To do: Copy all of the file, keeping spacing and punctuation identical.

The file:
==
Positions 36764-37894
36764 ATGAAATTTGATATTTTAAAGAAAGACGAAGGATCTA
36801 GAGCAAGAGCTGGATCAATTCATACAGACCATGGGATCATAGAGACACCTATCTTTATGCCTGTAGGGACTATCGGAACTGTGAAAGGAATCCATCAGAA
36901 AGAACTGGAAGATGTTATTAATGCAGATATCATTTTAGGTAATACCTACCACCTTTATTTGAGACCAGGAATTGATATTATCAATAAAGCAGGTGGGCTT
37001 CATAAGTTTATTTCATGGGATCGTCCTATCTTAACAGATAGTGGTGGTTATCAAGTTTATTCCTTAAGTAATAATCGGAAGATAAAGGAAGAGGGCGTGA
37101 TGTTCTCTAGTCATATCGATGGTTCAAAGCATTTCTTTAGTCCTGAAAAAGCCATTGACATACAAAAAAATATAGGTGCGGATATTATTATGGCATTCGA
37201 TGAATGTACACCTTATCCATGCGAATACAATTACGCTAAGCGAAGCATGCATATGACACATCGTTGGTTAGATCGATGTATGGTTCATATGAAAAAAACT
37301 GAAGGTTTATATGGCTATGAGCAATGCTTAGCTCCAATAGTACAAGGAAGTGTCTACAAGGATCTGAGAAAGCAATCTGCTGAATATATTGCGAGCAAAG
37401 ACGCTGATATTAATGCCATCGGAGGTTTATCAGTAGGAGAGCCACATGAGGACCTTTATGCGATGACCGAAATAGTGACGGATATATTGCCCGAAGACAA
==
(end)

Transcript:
Positions 36764-37894
36764 ATGAAATTTGATATTTTAAAGAAAGACGAAGGATCTA
36801 GAGCAAGAGCTGGATCAATTCATACAGACCATGGGATCATAGAGACACCTATCTTTATGCCTGTAGGGACTATCGGAACTGTGAAAGGAATCCATCAGAA
36901 AGAACTGGAAGATGTTATTAATGCAGATATCATTTTAGGTAATACCTACCACCTTTATTTGAGACCAGGAATTGATATTATCAATAAAGCAGGTGGGCTT
37001 CATAAGTTTATTTCATGGGATCGTCCTATCTTAACAGATAGTGGTGGTTATCAAGTTTATTCCTTAAGTAATAATCGGAAGATAAAGGAAGAGGGCGTGA
37101 TGTTCTCTAGTCATATCGATGGTTCAAAGCATTTCTTTAGTCCTGAAAAAGCCATTGACATACAAAAAAATATAGGTGCGGATATTATTATGGCATTCGA
37201 TGAATGTACACCTTATCCATGCGAATACAATTACGCTAAGCGAAGCATGCATATGACACATCGTTGGTTAGATCGATGTATGGTTCATATGAAAAAAACT
37301 GAAGGTTTATATGGCTATGAGCAATGCTTAGCTCCAATAGTACAAGGAAGTGTCTACAAGGATCTGAGAAAGCAATCTGCTGAATATATTGCGAGCAAAG
37401 ACGCTGATATTAATGCCATCGGAGGTTTATCAGTAGGAGAGCCACATGAGGACCTTTATGCGATGACCGAAATAGTGACGGATATATTGCCCGAAGACAA